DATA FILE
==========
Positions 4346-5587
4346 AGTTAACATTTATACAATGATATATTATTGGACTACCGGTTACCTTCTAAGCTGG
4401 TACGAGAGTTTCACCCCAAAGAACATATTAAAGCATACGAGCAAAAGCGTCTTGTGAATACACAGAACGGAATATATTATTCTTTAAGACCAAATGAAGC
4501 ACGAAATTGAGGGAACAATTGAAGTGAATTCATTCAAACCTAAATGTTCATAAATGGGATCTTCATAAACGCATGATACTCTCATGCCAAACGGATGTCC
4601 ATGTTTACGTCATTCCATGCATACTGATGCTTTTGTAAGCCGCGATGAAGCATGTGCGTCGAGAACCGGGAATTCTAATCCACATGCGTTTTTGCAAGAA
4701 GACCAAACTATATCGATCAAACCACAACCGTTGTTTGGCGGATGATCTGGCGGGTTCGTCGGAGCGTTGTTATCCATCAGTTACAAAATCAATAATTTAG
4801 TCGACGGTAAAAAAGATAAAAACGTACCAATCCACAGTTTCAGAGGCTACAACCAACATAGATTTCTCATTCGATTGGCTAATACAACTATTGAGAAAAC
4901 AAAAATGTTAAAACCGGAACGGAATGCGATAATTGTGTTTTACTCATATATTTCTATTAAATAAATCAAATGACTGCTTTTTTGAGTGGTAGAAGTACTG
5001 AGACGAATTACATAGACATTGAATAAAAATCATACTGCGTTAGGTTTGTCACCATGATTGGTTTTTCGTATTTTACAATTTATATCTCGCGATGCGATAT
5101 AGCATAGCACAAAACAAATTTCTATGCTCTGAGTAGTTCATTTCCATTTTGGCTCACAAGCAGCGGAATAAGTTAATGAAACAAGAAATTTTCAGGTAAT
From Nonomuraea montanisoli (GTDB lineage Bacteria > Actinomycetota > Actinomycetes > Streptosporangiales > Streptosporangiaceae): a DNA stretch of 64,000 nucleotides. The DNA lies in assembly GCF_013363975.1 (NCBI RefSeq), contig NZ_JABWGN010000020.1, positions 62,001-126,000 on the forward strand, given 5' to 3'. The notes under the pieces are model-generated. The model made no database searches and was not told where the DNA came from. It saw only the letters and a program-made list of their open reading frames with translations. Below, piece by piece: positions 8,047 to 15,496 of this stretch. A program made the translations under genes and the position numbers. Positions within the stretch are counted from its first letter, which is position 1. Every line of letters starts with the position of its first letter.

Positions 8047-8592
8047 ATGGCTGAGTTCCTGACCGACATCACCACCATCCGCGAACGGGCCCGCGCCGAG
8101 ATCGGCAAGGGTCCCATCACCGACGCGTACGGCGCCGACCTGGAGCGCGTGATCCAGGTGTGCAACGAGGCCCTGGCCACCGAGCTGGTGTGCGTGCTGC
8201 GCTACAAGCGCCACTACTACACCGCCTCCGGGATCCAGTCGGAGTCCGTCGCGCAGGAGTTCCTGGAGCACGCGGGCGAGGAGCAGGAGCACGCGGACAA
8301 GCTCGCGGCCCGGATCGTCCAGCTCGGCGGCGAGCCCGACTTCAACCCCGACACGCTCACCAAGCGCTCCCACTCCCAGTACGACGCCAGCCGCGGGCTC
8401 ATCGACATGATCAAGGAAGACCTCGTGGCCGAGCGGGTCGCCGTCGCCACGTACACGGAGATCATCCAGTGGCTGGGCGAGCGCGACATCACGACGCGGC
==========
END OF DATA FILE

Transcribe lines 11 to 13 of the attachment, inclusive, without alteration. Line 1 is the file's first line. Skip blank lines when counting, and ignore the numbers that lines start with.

From Nonomuraea montanisoli (GTDB lineage Bacteria > Actinomycetota > Actinomycetes > Streptosporangiales > Streptosporangiaceae): a DNA stretch of 64,000 nucleotides. The DNA lies in assembly GCF_013363975.1 (NCBI RefSeq), contig NZ_JABWGN010000020.1, positions 62,001-126,000 on the forward strand, given 5' to 3'. The notes under the pieces are model-generated. The model made no database searches and was not told where the DNA came from. It saw only the letters and a program-made list of their open reading frames with translations. Below, piece by piece: positions 8,047 to 15,496 of this stretch. A program made the translations under genes and the position numbers. Positions within the stretch are counted from its first letter, which is position 1. Every line of letters starts with the position of its first letter.

Positions 8047-8592
8047 ATGGCTGAGTTCCTGACCGACATCACCACCATCCGCGAACGGGCCCGCGCCGAG